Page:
So far, there are three basic swarm behaviors Kilobots have mastered: foraging, formation control and synchronization.

Foraging is what it sounds like: commanding several robots to disperse and explore the area around them. With Kilobots, the idea is to chip away the time it takes to forage in a particular location. Here's where signaling to others in the swarm comes in handy. Michael Rubenstein, a researcher who helped design the robots, says foraging as a group is far more efficient than individually, especially in urgent situations.

"If there's a collapsed building from an earthquake, and there's a person who's stuck in that building -- if you send a single robot it might take a lot longer to find that person than if you send a large group of robots to find that person," he says. Although a collapsed building and a flat, white board are totally different environments, the algorithms used to navigate both are similar.

Another important part of effective swarms is formation control, the ability to behave in unison or in a specific part of the swarm. By maintaining communication with each other, Kilobots possess a virtual bearing sensor that gives each one a realistic sense of its position in the group. Instead of using hardware to achieve this, Kilobots make do with basic software and more advanced algorithms. Performing complex behaviors with as little hardware as possible encompasses the spirit of Kilobots.

In a system where every robot is expected to be on the same page, synchronization matters. If part of the swarm needs to perform a task for a certain amount of time and then switch to another seconds later, the entire group must have the same internal clock. One way to visualize this is to imagine a swarm of 1,000 Kilobots, with each using its LED light to represent a pixel in a larger video that can be viewed from above. To know which color to signal at any given time, every Kilobot must be using the same clock.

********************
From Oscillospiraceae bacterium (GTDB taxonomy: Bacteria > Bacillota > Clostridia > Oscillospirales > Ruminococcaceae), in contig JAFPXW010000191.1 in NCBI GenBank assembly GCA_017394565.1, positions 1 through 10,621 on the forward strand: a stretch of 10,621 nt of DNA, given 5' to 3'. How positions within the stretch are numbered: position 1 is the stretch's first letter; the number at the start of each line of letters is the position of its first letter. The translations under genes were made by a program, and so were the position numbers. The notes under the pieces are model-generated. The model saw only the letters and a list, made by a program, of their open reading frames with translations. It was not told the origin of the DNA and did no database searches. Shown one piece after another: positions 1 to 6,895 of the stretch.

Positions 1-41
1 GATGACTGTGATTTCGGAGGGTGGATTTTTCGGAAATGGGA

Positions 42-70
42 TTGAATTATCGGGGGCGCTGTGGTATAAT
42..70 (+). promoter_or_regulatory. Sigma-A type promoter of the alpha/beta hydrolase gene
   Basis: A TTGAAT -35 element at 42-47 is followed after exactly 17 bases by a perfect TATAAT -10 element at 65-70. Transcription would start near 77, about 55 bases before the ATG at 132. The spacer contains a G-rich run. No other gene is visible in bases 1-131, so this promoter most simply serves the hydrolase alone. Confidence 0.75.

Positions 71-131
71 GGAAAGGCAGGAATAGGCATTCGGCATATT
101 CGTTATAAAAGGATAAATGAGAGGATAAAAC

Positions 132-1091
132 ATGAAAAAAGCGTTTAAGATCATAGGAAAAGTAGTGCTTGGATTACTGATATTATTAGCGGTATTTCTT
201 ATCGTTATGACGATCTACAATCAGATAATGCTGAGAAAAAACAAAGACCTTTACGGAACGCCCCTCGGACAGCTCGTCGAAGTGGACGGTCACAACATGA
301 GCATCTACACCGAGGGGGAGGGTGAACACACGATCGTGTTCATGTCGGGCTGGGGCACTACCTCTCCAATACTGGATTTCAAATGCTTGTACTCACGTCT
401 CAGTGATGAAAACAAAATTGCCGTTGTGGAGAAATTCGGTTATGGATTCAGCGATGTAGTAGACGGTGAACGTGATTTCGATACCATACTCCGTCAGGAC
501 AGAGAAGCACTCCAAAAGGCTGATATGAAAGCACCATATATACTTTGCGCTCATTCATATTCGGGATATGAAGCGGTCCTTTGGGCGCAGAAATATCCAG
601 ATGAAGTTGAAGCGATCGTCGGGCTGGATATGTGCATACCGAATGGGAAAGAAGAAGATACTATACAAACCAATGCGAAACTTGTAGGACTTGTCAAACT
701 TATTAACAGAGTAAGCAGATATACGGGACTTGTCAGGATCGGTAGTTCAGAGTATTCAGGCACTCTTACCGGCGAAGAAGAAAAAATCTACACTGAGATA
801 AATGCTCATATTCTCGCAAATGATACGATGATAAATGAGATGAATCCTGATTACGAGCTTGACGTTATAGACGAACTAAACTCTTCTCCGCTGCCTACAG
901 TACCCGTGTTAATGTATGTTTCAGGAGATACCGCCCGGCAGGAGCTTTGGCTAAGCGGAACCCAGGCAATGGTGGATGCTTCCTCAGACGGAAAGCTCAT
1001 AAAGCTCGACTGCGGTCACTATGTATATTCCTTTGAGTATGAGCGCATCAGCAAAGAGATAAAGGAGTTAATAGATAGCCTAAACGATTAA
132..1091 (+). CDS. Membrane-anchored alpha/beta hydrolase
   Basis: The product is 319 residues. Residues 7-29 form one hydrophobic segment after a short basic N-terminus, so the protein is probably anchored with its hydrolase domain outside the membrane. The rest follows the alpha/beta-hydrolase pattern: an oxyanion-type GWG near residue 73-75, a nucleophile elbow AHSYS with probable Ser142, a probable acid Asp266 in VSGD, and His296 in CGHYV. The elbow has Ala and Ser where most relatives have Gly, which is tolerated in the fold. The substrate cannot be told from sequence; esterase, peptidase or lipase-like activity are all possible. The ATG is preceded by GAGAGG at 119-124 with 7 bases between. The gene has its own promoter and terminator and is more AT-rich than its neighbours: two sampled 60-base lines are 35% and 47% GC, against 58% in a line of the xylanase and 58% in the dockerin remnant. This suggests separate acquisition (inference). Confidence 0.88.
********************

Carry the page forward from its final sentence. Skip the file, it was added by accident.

Small Bot, Big Impact

Though they're academia darlings, Kilobots show promise in the real world, too. They're drawing boards of sorts. Say some inspired researcher dreams of building a swarm of insect robots to pollinate crops. He or she would benefit from testing Kilobots first.

The petite bots also can shed light on swarm intelligence, or the collective behavior of a group, and how to better manage large gangs of robots.


Take collective transport, for example. Ants employ the behavior to carry food items (like those potato chip crumbs) back to their nest. Researchers have learned that certain individuals -- ant and robots -- play a special role in the process. Some may create a chainlike pathway that guides foragers back to the nest, while others are in charge of working together to carry the object from one place to the next. In the Kilobot arena, testing the same principle could help school robots on how to detect and clean up messes in a given environment -- like oil spills, for example.

They also might come in handy for making better maps or snapshots of environments. The robots could do this by exploring an area and creating a spatial map for reference. Other assignments could include crop pollination or leading search-and-rescue operations [source: Rutter].

Michael Rubenstein, one of the scientists who created Kilobots, says future research will focus on coming up with new algorithms that make it easier to control the swarm. Programming the robots to perform collective transport activities and finding ways to create useful shapes from the robots (like the collapsed part of a building, for example) remain priorities. Who knows, maybe Kilobots will inspire robots that resemble the science fiction favorites Transformers. The idea is to have smart, smaller robots that can connect to form a larger, more powerful one.

Still, Rubenstein says there's plenty of room for improvement. Constructing a 1,000 robot swarm has taken time. And even though Kilobots can self-correct, they lack precision when traveling at longer distances.


Author's Note

Ants swarm to an object several times their size and pick it up effortlessly (or it seems that way). But there's an entire layer of communication we're missing if we don't look closely. If we want intelligent machines with similar capabilities, we have to take some tips from nature. What surprised me the most when writing about Kilobots wasn't the robots themselves, but the level of detail required to make programs and algorithms work. Kilobots only skim the surface when it comes to the fascinating ideas researchers are testing. These tiny, mechanical armies serve as a reminder of how neat and complex the world is, and how trying to understand it is half the fun.

Related Articles


  • K-Team Mobile Robotics. "Kilobot." (March10, 2012)
  • Rubenstein, Michael. "How Kilobots Work." Personal interview. March 13, 2012.
  • Rubenstein, Michael, et al. "Kilobot: A Low Cost Scalable Robot System for Collective Behaviors." Technical Report. 2011. (March 10, 2012).
  • Rutter, Michael Patrick. "Kilobots Are Leaving the Nest!" Harvard School of Engineering and Applied Sciences. Nov. 21, 2011. (March 10, 2012).